Of course, then you have Scully who is the scientist and believes that there is nothing out of the answers of science, yet she believes in miracles, things that happen that can’t be explained, things done by the hand of God and for a purpose. She believes, to some extent, that there is a God. Yet, even believing in miracles…technically Unexplained Phenomenon! She can’t except that possibility of the type of unexplained phenomenon that Mulder believes so deeply in. Of course, they are two completely different types of phenomena, yet they are both so unexplainable. She is a scientist and a doctor who is trained to never overlook details, yet believes that there are details that are meant to be overlooked (if that makes any sense). I will admit though, I truly think that she respects Mulder’s theories when it comes to his area of “expertise,” much more than he respects hers when it comes to her faith.

    Now that I think about it, it’s a very interesting contradiction in both characters and between both characters. I wonder if the writers meant to do that, or if it just came out that way…

    • It is frustrating, and yet I know people like that! Which is why these contradictions actually make them feel more real as characters. People can be full of contradictions and undiagnosed hypocrisy. And the fundamentals of faith that Scully still holds to keep her from being too rigid and one-dimensional.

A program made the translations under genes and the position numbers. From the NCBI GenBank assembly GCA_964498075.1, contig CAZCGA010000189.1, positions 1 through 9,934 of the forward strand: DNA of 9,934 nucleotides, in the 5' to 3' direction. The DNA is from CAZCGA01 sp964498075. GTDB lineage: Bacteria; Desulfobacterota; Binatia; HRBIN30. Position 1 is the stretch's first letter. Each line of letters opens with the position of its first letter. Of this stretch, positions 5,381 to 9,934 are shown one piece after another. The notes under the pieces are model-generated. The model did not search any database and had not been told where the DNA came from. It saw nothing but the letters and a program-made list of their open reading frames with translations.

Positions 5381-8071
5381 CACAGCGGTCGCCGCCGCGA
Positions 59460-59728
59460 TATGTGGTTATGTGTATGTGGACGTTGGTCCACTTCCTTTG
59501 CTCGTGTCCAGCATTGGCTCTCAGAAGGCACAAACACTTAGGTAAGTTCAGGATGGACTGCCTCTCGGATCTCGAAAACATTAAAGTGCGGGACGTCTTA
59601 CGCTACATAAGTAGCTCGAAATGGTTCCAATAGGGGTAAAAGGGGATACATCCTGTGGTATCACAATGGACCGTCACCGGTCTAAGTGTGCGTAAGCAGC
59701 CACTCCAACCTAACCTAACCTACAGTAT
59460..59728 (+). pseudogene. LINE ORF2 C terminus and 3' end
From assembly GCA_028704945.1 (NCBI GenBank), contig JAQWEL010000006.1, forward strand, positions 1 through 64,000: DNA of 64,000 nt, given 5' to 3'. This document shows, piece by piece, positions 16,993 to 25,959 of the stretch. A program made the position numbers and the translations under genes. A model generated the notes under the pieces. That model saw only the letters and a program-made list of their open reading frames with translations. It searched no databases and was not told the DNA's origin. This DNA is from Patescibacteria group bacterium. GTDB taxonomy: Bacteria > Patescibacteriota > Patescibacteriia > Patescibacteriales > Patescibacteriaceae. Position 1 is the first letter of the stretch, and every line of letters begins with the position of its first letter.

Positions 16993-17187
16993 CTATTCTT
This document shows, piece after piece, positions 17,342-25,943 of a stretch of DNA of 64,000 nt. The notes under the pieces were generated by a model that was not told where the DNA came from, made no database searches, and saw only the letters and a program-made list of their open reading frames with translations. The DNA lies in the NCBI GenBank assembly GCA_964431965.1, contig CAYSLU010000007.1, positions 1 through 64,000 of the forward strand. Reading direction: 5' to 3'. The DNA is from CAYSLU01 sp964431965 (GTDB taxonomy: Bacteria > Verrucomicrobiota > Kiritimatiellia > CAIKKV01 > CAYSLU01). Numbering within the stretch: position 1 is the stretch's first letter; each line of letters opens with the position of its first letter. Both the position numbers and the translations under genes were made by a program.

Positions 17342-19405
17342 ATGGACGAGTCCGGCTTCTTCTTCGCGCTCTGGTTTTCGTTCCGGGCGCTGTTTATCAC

Mulder, though, I want to slap sometimes.

  11. I thought this episode was frightening as hell (pun intended). I don’t know why, but something about the cataclysmic/ritual nature of the religious episodes really scares me. Maybe it’s my own Catholic guilt weighing me down…

    Anyway, a great performance by Gillian Anderson. She’s KILLIN’ it this season.

    • This and Season 6, fabulous seasons for Scully. The writers were treating her right and Gillian Anderson was on her game.

      Not that I can actually recall her being “off”…

  12. Pingback: Orison 7×7: Every moment of every day, the Devil waits for but an instant. | Musings of an X-Phile

  13. Pingback: Travelers 5×15: That’s what I did until I ran out of room. | Musings of an X-Phile

  14. I thought Gillian Anderson was excellent in this episode. She’s always great but especially this season, she really shines.